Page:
Downtown Brooklyn is on the march again.
A second wave of residential development is expected to expand the market by 3,384 apartments in 12 buildings in the next three years, altering the skyline and boosting the population by more than 60 percent to some 21,000 people.
The first construction boom, spurred by a 2004 rezoning, resulted in more than 29 buildings with nearly 5,000 apartments, according to the Downtown Brooklyn Partnership; the longtime office and shopping district thereby became a fledgling neighborhood. But because some basic services lagged behind, early residents did their grocery-shopping and barhopping in better-established enclaves, including Fort Greene, Brooklyn Heights and Cobble Hill.
This time around there will be more options.
Major retail and restaurant chains are opening up alongside smaller franchises and independent shops. In the past year, H & M, Swarovski crystal and Armani Exchange opened on the Fulton Mall, the bustling shopping corridor that runs between Adams Street and Flatbush Avenue.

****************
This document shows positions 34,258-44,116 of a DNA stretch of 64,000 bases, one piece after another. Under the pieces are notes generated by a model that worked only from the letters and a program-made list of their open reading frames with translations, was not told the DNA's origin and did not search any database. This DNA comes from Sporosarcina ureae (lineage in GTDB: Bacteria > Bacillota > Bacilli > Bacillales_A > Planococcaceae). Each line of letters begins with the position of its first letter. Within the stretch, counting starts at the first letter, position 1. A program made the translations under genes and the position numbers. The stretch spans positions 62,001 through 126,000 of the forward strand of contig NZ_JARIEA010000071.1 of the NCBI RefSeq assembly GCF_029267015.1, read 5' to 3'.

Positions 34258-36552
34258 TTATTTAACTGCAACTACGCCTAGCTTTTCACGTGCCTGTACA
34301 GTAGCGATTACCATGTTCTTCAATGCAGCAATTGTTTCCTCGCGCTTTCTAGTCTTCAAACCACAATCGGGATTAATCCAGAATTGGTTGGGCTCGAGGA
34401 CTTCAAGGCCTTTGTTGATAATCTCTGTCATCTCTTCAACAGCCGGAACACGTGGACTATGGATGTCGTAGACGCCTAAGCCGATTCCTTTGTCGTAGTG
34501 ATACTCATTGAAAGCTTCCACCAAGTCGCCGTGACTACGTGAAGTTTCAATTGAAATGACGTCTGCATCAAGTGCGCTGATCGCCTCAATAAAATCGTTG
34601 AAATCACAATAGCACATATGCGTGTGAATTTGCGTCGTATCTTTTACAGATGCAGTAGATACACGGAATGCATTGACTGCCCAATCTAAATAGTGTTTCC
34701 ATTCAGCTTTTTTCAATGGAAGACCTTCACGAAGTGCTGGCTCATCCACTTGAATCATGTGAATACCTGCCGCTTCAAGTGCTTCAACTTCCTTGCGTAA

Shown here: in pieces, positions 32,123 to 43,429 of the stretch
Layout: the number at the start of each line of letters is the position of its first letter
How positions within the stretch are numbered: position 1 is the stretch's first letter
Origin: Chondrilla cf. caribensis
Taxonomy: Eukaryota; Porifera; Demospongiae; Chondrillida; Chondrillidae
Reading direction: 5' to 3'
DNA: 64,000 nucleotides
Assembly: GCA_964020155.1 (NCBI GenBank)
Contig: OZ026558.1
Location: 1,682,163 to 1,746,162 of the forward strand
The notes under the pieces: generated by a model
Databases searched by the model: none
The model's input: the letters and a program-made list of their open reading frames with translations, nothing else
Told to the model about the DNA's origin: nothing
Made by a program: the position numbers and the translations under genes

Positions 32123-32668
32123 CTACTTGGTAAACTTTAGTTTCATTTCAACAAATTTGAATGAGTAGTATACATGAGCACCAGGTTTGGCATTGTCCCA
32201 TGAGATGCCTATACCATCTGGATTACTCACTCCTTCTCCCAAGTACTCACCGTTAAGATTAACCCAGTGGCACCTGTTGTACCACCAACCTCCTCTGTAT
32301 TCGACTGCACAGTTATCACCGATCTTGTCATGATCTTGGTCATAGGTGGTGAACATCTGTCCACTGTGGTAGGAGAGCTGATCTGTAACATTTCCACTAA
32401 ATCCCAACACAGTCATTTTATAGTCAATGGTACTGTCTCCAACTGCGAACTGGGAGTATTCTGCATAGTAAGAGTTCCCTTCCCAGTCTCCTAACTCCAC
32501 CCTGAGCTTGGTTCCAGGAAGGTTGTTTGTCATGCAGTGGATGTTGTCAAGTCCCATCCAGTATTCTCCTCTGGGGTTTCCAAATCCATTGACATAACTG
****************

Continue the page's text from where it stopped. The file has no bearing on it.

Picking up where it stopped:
A Hill Country Barbecue Market and a Hill Country Chicken are to open side by side in the next couple of months at 345 Adams Street, across from Shake Shack. T. J. Maxx and Nordstrom Rack are coming in the spring. And a Century 21 department store and a 900-seat Alamo Drafthouse Cinema are on the way.
Earlier this month Sephora, the makeup giant, moved into the Brooklyn Municipal Building at 210 Joralemon Street, directly across the street from Borough Hall. It will soon be joined by YogaWorks and a candy store called It’Sugar, according to Albert Laboz, a principal of United American Land, the developer in charge of the building’s retail space.
The arrival of national storefronts is a big shift for the area, said Mr. Laboz, recalling a negotiation with a major department store about six years ago. In the end, he said, “they couldn’t come to terms with going to Brooklyn, and at the last minute they pulled the plug.”
“Now we’re getting momentum,” he added. “Now there’s a stampede. They all want to come.”